In Three Types of Interface Dermatitis, Different Patterns of Expression of Intercellular Adhesion Molecule-1 (ICAM-1) Indicate Different Triggers of Disease

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      We found distinct patterns of intercellular adhesion molecule-1 (ICAM-1) expression in three diseases characterized by interface dermatitis with mononuclear infiltrates and keratinocyte cytotoxicity: lichen planus (LP), subacute cutaneous lupus erythematosus (SCLE), and erythema multiforme (EM). In LP, basal keratinocytes show strong ICAM-1 expression associated with a dermal infiltrate, but ICAM-1 expression in the rest of the epidermis is minimal. In SCLE, there is diffuse epidermal ICAM-1 expression, sometimes with accentuation on the cell surface of basal cells. In EM, there is strong basal cell expression of ICAM-1 with evident cell surface accentuation, and also pockets of suprabasal expression with cell surface accentuation. These patterns are associated with different factors that trigger cytokine release in different locations.
      Both tumor necrosis factor-α (TNF-α) and interferon-γ (IFN-γ) produce greater relative ICAM-1 expression in basal keratinocytes than in more differentiated keratinocytes. In LP, the pure basal keratinocyte expression of ICAM-1 appears to be caused by cytokines, predominantly IFN-γ, released by dermal lymphocytes. The pattern of ICAM-1 in SCLE corresponds to the pattern induced by ultraviolet radiation (UVR): diffuse epidermal ICAM-1 expression, sometimes with basal accentuation. Some individuals are “responders” to TNF-α or UVR, showing high levels of ICAM-1 expression following UVR or TNF-α stimulation in vitro or UVR stimulation in vivo. We propose that the pattern of ICAM-1 induction in SCLE is dependent on UVR-induced TNF-α release.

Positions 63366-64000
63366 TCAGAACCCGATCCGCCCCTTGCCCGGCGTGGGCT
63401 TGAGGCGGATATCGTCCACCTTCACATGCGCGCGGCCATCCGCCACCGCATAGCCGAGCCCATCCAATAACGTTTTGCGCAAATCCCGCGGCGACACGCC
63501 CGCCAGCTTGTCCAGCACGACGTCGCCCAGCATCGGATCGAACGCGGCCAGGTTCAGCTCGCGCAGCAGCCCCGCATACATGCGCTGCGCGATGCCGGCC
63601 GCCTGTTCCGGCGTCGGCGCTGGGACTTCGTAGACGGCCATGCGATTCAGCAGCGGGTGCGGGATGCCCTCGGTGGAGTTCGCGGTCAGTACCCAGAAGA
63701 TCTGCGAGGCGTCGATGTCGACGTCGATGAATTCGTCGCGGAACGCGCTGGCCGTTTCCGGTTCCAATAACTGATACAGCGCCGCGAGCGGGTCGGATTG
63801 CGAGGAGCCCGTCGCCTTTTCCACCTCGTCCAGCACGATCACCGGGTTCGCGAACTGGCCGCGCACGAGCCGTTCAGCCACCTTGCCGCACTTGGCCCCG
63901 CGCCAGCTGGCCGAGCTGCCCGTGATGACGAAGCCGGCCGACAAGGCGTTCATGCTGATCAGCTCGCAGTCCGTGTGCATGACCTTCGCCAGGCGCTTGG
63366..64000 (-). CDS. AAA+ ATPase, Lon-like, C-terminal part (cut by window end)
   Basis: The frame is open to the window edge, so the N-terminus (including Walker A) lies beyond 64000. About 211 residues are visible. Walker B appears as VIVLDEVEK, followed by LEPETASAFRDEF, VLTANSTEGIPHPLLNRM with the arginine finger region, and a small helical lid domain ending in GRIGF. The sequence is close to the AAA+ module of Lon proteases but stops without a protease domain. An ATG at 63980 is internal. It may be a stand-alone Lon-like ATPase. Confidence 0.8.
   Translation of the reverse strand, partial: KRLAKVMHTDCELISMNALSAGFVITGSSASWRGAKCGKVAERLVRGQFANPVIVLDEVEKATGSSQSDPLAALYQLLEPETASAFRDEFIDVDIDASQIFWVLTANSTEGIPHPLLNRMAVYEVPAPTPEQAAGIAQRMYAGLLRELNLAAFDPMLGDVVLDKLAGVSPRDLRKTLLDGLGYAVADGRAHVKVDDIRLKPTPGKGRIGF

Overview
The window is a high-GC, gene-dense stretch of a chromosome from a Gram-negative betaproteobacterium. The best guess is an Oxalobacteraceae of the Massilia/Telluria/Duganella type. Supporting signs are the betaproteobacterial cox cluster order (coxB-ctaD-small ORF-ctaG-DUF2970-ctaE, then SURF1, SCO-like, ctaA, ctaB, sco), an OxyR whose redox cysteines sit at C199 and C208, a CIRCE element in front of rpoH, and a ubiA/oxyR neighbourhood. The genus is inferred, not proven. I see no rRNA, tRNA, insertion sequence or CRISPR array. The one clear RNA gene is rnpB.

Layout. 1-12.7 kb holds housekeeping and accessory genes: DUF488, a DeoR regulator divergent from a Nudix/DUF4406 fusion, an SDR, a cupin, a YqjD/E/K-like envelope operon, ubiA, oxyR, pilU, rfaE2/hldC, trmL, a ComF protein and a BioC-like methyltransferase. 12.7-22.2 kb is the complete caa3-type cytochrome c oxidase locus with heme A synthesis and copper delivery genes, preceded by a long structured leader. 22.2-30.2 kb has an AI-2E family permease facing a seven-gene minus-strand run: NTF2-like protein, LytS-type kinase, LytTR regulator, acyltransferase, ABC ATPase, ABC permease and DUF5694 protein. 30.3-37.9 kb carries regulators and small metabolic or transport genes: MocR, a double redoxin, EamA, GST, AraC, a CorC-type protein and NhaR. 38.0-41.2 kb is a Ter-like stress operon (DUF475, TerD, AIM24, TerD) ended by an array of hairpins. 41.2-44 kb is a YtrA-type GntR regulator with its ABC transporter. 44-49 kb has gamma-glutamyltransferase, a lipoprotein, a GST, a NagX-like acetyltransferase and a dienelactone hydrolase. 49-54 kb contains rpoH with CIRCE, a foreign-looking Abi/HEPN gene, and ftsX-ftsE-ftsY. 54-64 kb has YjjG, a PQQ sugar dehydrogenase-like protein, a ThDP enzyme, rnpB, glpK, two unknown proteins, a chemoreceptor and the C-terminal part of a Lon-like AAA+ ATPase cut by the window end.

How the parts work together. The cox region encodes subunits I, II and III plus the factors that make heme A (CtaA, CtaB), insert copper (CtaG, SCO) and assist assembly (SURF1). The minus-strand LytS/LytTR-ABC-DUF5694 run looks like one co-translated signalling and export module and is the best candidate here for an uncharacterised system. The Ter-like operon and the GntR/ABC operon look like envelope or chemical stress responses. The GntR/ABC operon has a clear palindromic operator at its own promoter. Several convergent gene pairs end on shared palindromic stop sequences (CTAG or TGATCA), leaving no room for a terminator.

EM is associated with apparent latent Herpes simplex virus, and Herpes simplex virus (HSV)–infected keratinocytes show enhanced ICAM-1 expression. We propose that in EM suprabasal ICAM-1 expression may be induced directly by HSV infection or indirectly through TNF-α release induced by HSV reactivation.
      Induction of ICAM-1 within the epidermis is stratified and individually variable. Basal keratinocytes show maximal induction of ICAM-1 expression due to innate sensitivity to TNF and IFN-γ stimulation, and to location adjacent to dermal sources of cytokines. Suprabasal ICAM-1 can be induced by UVR and epidermal TNF-α release, and by factors such as viral infection. Different triggers of cytokine release and adhesion molecule induction may influence the different patterns of inflammation seen in diverse inflammatory skin diseases. J Invest Dermatol 105:71S–79S, 1995